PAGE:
Navigation lights on your bike, virtual reality as productivity tool

NEW YORK--How would you like your bike to guide your way with navigation lights? Hammerhead wants to lead the way with this idea. How would you like virtual reality as a productivity tool? IrisVR aspires to make that a seamless experience.

These were just two of the presenters at Hardwired NYC’s meetup last March 24 at Quirky at 28th West and 11th  Avenue. The others were Brilliant Bike, American Prison Data Systems and Wink.

http://www.meetup.com/Hardwired-NYC/events/220782387/?a=ea1_grp&rv=ea1&_af_eid=220782387&_af=event

Hammerhead’s Piet Morgan said the idea of a bike-mounted LED navigation came to him when he biked 63 days from New York to San Francisco and thinking how airplanes also require navigation lights.  It has since been an 18-month work in progress in China. “We have an iOS app and will soon have an Android version. “We are working full speed on the Android development by the time we ship in the next few weeks,” he said.

The bike-mounted gizmo works with flashing diodes to give turn-by-turn navigation, crowdsourced paths (via Straya and MapMyRide) and even direction to the nearest Citibike exchange. Is this safer cycling? Hammerhead thinks so.

If you have the Hammerhead gadget then, you must want to try having your own bike from Brilliant Bike, a startup focused on cycling manufacturing and sustainable development.  A startup built by bike enthusiasts Adam Kalamchi and Kane Hsieh, the bikes are meant to bring down pricing of bikes without scrimping on design.  It is doing this by cutting out middlemen and big retail spaces to let you purchase bikes in advance—to your customization needs; it’s biking a la carte.

While also thinking of bringing prices down, Hsieh and Kalamchi stressed though how important it is to over-invest in early runs. "Cost engineering is a tempting but slipper slope," Hiseh said.   

For Shane Scranton of IrisVR, work can be everywhere –and he sees it in his VR tool for pros like architects, engineers and designers. Scranton said many tools are still confined to the computer screen. “Our software enables you to make immersive, VR walkthroughs on your computer,” he said, as he aspires to make it invisible, seamless, non-technical.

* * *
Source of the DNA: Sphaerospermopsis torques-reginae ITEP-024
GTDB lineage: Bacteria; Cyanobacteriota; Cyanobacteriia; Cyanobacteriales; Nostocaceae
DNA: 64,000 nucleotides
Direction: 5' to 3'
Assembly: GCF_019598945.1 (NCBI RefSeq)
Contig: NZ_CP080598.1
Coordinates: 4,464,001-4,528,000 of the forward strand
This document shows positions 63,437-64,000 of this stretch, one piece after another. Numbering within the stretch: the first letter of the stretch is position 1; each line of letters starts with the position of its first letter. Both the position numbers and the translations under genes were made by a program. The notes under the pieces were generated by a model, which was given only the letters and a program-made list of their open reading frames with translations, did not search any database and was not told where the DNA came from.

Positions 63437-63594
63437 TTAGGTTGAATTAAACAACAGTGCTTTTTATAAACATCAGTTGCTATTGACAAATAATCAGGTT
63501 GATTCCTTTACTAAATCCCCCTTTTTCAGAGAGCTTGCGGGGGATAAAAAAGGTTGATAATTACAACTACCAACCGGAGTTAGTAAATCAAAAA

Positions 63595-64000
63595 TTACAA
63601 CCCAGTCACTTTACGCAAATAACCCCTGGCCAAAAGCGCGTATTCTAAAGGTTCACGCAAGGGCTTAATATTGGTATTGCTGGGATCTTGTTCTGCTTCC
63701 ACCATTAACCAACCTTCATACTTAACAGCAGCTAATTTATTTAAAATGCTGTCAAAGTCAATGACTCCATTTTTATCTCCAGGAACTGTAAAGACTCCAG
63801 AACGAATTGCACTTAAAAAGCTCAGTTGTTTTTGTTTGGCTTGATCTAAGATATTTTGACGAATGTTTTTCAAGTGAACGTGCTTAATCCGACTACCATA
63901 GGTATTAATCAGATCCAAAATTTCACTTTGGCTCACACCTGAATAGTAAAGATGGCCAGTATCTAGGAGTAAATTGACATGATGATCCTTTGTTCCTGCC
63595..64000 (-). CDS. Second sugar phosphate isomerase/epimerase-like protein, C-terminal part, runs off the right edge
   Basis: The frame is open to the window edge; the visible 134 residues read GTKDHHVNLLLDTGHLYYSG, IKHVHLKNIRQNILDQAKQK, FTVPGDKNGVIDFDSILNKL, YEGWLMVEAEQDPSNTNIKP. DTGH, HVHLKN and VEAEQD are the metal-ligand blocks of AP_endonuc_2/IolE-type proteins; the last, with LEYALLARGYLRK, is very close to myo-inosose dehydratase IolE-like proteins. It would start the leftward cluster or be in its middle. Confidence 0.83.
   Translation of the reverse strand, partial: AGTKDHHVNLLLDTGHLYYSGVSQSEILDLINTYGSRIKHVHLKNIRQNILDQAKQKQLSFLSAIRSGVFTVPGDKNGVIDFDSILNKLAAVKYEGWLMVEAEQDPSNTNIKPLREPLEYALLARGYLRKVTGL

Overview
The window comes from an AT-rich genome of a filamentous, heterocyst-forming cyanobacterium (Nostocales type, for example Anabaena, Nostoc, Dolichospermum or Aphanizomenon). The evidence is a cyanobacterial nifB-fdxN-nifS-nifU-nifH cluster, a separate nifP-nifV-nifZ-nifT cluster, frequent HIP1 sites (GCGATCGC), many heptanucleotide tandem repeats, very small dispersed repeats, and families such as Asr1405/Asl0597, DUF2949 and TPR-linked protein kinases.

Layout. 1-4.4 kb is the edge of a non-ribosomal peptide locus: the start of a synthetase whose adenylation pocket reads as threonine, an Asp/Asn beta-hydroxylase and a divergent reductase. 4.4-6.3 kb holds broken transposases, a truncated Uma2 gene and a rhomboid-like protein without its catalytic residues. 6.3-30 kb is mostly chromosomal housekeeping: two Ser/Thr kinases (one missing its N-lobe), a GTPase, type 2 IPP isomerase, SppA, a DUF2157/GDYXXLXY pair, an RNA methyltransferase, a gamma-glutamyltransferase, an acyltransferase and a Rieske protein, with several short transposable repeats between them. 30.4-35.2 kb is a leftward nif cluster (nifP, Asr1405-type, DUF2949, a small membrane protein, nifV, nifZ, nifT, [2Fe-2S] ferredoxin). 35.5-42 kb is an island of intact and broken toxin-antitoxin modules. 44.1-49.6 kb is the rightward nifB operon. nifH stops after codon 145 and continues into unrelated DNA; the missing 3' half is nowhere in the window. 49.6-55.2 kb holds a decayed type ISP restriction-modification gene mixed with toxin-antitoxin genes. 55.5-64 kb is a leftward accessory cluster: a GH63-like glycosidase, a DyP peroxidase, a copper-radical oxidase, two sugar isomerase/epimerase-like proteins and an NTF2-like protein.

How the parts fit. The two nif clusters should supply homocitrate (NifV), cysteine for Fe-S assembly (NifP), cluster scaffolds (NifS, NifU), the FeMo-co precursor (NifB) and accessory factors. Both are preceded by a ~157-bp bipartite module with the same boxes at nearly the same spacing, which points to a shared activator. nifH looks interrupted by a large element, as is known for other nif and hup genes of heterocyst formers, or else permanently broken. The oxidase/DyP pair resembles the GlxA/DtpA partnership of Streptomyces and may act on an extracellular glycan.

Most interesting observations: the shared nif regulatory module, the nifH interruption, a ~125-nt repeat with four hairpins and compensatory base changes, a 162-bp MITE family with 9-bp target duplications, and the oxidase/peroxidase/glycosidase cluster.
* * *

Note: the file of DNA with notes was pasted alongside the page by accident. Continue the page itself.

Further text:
Scranton sees a lot of industries that can make use of it; industries like real estate, gaming, film and advertising worlds. What he’s most excited about is how to apply the multiplayer function in gaming and how to use it for productivity purposes.  If it succeeds, he sees it as a way for companies to save on travel cost.

Its app currently supports SketchUP files but will add other tools later.

The other presenter, American Prison Data Systems (APDS), hopes to be an education, rehabilitation, and job training and placement for prisoners using technology.   

The idea is for more inmates to get their GED and increase their book learning while behind bars, making them productive citizens when they get out of prison. But what makes it different from any social-civic undertaking is ho w prisoners will be able to join the digital revolution. APDS sees prisoners using tablets so they can study for their GED, do homework, and basically learn anything they can use to get their second chance out of prison.

As its parent company, Wink was also present to talk about Relay, a touchscreen that acts as a command and control center for all your connected devices. It allows you to monitor and manage everything in your home.

For Wink, it’s crucial then that it has Honeywell, Philips, Chamberlain, Schlage, GE and others developing Wink-compatible products while making it available to buy at Home Depot and Amazon .  .